The standard white 3-dot sights are upgraded to a set of low profile fiber optic night sights. The green fiber optics gather light for a clear, bright sight picture in daylight while a set of Tritium lamps give the sights a visible glow in low light conditions. The rounded polymer trigger is traded out for a flat-face aluminum trigger that's grooved and skeletonized. Flat triggers are favored by those who want to feel the edges of the trigger face for more precise finger placement. The trigger pull was also about 5-oz. lighter than the standard model. The smooth polymer grip safety lever is replaced with a grooved aluminum model for improved purchase.

The Performance Center EZ 9 mm ships with a handy zipper cased cleaning kit in addition to the usual pair of magazines. This version costs around $100 more than the off-the-rack models. But considering that you can pay that much just for a set of night sights, this upgrade package is a bargain!

At the shooting range, I gave both versions of the EZ 9 mm a work out. They proved to be utterly reliable with all of the ammunition tested. There were no hang-ups or problems of any kind. Both triggers were clean and smooth. Loading the magazines and racking the slide were as easy as promised by this model’s name. The slim textured grips were a great fit. The ported barrel of the Performance Center does take the edge off of the felt recoil, bringing it more in line with a .380 ACP pistol of similar size. That being said, the standard model was still moderate and controllable.

Formal bench rested accuracy testing was conducted at 15 yards with the standard version of the EZ 9 mm using Federal Premium ammunition and the new Speer Gold Dot G2 Carry Gun defensive load. The results are shown in the following table:

Smith & Wesson's new M&P 9 Shield EZ M2.0 offerings lived up to their marketing campaign. I'm not the largest gun tester out there, so I appreciate the company's efforts to make the grip a better fit for small frame shooters. The easier operation of the slide and loading of the magazines makes these pistols more accessible but also more enjoyable to work with. I liked both versions of the EZ, so, take your pick!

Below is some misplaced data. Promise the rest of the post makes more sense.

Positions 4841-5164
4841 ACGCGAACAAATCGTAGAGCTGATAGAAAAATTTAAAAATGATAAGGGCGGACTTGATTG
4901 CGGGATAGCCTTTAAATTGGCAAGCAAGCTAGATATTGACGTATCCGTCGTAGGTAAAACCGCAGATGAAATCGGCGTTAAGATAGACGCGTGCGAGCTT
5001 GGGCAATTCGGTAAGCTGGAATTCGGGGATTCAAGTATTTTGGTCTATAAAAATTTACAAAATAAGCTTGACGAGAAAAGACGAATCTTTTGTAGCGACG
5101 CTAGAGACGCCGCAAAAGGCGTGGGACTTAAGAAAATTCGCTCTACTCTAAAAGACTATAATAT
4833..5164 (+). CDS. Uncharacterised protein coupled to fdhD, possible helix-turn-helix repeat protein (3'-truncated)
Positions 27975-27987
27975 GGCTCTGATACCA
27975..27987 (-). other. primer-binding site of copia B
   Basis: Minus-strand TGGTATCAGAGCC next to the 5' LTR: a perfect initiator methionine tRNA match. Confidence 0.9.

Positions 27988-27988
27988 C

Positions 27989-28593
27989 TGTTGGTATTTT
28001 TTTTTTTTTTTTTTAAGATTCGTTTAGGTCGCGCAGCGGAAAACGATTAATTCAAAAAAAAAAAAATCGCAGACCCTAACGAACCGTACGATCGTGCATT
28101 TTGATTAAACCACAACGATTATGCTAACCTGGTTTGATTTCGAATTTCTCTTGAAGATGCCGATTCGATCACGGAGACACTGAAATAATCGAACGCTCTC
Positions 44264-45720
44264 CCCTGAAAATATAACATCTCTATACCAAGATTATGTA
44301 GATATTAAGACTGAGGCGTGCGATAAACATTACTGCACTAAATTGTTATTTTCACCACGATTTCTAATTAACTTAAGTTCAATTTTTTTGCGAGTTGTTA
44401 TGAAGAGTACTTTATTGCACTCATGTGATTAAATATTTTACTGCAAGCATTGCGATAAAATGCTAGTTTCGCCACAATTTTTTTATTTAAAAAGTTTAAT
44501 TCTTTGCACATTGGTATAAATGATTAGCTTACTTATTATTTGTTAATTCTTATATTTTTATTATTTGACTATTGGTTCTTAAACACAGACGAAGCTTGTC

Specifications
Manufacturer: Smith & Wesson 
Model: M&P 9 Shield EZ M2.0 (SKU:12437)
Action: Internal Hammer Fired Locked Breach Semi-Auto Pistol
Caliber: 9 mm
Slide: Stainless Steel with Matte Black Armornite Finish
Front Sight: Metallic 3-Dot, Rear Drift Adjustable
Barrel: 3.675" Stainless Steel with Matte Black Armornite Finish
Trigger: Polymer Bow, Single Action
Trigger Pull: 4-lbs. 14-oz. (As Tested)
Frame: Black Polymer with Textured Grip
Accessory Rail: 1.25" 3-Slot Picatinny
Grip Safety Lever: Polymer
Magazine Safety: No
Thumb Safety: No (Available on Other Models)
Magazine: Single-Stack
Capacity:  8+1 Rounds
Overall Length: 6.8"
Slide Width: 1.01"
Weight:  23-oz. with Empty Magazine
Accessories: Two Magazines, Rear Sight Adjustment Tool, Cable Lock, Owner's Manual
MSRP: $479

Model: Performance Center M&P 9 Shield EZ M2.0 (SKU:13226)
Action: Internal Hammer Fired Locked Breach Semi-Auto Pistol
Caliber: 9 mm
Slide: Stainless Steel with Matte Black Armornite Finish
Sights: 3-Dot Fiber Optic Night Sights, Rear Drift Adjustable
Barrel: 3.675" Stainless Steel with Extended Recoil Reduction Port
Trigger: Silver Flat Faced Skeletonized Aluminum, Single Action
Trigger Pull:  4-lbs. 9-oz. (As Tested)
Frame: Black Polymer with Textured Grip
Accessory Rail: 1.25" 3-Slot Picatinny
Grip Safety Lever: Silver Finish Grooved Aluminum
Magazine Safety: No
Thumb Safety: No (Available on Other Models)
Magazine: Single-Stack
Capacity:  8+1 Rounds
Overall Length: 6.8"
Slide Width: 1.01"
Weight:  23-oz. with Empty Magazine
Accessories: Performance Center Cleaning Kit, Two Magazines, Rear Sight Adjustment Tool, Cable Lock, Owner's Manual
MSRPl: $588